UMEM Educational Pearls

Category: Pharmacology & Therapeutics

Title: Consensus Statement on Managing Acetaminophen Poisoning

Keywords: Pharmacology, Toxicology, Acetaminophen, Acetylcysteine, NAC (PubMed Search)

Posted: 6/13/2024 by Matthew Poremba
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A panel comprised of 21 participants selected by four clinical toxicology societies (America’s Poison Centers, American Academy of Clinical Toxicology, American College of Medical Toxicology, and Canadian Association of Poison Control Centers) sought to develop consensus guidelines for management of acetaminophen poisoning in the US and Canada. Highlights from this framework include:

Acetylcysteine Stopping Criteria

A common misconception is that acetylcysteine is administered for 21 hours then discontinued. The consensus statement codifies the practice of reassessing the patient at the end of the acetylcysteine infusion and only stopping acetylcysteine if all of the following criteria are met:

  • Acetaminophen concentration <10 mcg/mL
  • INR <2.0
  • ALT/AST normal for patient or if elevated have decreased from peak (25%-50%)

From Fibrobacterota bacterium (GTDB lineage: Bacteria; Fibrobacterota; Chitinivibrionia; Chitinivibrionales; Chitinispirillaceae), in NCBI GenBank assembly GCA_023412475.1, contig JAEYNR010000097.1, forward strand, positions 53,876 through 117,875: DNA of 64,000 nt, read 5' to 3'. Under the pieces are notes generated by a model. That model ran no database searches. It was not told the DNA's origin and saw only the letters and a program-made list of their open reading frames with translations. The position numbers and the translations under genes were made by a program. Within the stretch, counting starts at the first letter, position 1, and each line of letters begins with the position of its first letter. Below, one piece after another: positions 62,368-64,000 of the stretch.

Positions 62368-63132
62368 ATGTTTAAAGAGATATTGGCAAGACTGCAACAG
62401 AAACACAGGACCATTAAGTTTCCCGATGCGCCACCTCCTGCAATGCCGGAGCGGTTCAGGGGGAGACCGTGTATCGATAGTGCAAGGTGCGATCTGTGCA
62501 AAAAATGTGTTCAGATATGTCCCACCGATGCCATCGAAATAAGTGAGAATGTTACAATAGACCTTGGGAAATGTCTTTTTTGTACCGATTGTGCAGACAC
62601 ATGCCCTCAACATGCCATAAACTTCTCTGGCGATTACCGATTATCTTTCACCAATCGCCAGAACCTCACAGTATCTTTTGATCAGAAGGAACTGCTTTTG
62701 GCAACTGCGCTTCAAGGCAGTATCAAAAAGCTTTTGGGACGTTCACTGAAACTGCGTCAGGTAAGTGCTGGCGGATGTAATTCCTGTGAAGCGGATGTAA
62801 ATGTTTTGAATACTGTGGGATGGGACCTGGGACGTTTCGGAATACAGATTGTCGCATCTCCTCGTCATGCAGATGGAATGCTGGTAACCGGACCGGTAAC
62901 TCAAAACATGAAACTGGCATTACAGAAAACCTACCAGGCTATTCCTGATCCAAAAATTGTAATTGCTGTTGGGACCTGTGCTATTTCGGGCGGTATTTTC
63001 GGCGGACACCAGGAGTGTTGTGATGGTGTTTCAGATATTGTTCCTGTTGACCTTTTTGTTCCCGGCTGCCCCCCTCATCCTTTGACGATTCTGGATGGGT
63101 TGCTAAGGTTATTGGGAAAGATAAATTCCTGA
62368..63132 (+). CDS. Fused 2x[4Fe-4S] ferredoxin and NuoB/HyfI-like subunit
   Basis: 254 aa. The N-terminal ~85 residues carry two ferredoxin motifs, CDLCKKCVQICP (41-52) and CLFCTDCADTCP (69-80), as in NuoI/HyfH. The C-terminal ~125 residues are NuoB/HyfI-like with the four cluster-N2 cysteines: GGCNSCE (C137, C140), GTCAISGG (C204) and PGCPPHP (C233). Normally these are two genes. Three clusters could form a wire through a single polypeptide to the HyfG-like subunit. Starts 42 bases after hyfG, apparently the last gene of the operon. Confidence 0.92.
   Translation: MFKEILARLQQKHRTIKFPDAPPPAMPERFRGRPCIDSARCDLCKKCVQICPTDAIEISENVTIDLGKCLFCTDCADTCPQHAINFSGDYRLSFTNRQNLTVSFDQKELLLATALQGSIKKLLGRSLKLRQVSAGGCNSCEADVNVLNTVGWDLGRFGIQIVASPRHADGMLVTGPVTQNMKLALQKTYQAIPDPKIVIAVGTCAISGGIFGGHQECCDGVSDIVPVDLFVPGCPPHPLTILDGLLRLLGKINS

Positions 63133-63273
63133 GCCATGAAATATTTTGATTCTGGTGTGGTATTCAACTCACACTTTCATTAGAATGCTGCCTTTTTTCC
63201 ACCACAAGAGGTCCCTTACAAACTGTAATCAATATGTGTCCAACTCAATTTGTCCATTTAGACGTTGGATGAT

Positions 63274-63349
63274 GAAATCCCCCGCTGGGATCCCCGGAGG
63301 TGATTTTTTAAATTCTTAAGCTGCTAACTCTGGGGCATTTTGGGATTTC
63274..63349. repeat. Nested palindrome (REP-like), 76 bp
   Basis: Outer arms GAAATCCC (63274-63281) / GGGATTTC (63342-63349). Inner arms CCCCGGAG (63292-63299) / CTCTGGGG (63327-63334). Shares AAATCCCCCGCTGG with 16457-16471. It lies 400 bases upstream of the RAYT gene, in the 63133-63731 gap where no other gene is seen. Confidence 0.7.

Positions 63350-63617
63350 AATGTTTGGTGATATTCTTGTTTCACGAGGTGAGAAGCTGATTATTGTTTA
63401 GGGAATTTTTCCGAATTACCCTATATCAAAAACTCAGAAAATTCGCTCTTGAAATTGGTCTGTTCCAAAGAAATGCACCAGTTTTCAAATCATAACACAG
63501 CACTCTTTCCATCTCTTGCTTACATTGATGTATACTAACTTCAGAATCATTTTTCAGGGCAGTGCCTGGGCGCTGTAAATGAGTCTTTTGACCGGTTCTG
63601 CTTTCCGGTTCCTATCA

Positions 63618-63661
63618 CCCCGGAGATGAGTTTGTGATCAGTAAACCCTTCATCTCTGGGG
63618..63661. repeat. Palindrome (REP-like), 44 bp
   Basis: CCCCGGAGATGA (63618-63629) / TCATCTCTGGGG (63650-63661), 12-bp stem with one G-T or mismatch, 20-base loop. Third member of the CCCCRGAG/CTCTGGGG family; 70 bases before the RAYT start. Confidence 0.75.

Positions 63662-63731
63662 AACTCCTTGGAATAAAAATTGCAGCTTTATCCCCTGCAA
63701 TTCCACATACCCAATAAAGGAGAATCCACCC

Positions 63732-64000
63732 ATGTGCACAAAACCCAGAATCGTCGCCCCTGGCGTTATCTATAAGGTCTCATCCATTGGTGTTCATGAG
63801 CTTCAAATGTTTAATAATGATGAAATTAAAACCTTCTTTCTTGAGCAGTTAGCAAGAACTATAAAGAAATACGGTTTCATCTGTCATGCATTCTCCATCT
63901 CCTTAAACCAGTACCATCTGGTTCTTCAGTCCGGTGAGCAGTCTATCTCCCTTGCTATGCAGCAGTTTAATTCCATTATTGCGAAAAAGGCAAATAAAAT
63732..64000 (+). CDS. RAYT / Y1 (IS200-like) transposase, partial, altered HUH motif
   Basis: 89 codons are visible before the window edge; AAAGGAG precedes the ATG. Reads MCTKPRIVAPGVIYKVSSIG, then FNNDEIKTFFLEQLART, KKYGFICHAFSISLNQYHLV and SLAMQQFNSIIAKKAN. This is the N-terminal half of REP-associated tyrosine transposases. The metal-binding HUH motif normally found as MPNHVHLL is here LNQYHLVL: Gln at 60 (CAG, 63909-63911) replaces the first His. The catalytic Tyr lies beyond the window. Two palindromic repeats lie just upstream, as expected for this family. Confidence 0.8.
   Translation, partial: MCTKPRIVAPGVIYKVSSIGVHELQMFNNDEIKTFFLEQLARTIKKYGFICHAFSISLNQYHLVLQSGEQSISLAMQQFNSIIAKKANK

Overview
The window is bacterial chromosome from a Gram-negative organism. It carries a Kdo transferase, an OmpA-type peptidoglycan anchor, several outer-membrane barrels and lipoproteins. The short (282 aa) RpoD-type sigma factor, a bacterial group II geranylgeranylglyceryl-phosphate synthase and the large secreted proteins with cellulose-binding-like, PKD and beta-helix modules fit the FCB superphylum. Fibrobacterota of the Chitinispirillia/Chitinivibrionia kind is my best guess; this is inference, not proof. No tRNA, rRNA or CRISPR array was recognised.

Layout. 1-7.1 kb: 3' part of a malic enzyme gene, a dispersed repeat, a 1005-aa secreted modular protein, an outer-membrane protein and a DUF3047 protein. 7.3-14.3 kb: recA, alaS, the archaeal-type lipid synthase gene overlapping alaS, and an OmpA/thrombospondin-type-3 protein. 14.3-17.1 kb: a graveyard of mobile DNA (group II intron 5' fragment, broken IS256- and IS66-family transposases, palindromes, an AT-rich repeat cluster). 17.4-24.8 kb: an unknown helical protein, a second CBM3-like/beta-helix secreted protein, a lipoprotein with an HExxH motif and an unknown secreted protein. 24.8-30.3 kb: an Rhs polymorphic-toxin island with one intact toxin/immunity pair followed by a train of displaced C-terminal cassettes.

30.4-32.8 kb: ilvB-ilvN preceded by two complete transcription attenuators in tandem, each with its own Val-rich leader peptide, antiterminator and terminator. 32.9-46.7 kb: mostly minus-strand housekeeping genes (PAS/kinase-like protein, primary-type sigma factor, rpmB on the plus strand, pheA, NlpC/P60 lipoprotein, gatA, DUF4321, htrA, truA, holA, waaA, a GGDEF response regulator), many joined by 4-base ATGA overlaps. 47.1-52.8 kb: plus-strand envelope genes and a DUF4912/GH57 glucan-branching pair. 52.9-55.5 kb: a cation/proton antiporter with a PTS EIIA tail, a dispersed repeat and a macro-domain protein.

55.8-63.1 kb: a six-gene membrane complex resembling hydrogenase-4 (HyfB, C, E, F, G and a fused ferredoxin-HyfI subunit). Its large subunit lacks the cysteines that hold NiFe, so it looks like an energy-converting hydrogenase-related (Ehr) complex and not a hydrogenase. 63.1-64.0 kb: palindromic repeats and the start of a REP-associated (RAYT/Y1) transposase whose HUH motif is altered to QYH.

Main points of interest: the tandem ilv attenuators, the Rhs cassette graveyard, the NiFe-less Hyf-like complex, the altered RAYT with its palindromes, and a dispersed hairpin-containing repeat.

• Patient is clinically well

Ingestion of Extended-Release Acetaminophen Products

Extended release acetaminophen products are available on the US market. Management is largely the same as for instant release acetaminophen except for several exceptions:

  • Activated charcoal may be useful >4 hours after ingestion if acetaminophen concentration is rising (indicating ongoing absorption)
  • If a concentration drawn 4-12 hours after ingestion is >10 mcg/mL but below the Matthew-Romack treatment line, a second level should be drawn in four to six hours

Management of Repeated Supratherapeutic Acetaminophen Ingestion

When a patient presents following repeated acetaminophen ingestions over a period of greater than 24 hours the Matthew-Romack nomogram is no longer applicable for guiding decisions regarding treatment with acetylcysteine. The consensus statement recommends initiating treatment in this scenario if the patient’s acetaminophen concentration is > 20 mcg/mL or if patient’s AST/ALT are abnormal.

Final Thoughts:

These guidelines will function as a useful reference and officially codify a general framework with evidence-based recommendations for the management of acetaminophen poisoning. As always, a poison center or clinical toxicologist should be consulted for any complicated or serious acetaminophen poisoning.


Dart, Richard C et al. “Management of Acetaminophen Poisoning in the US and Canada: A Consensus Statement.” JAMA network open vol. 6,8 e2327739. 1 Aug. 2023, doi:10.1001/jamanetworkopen.2023.27739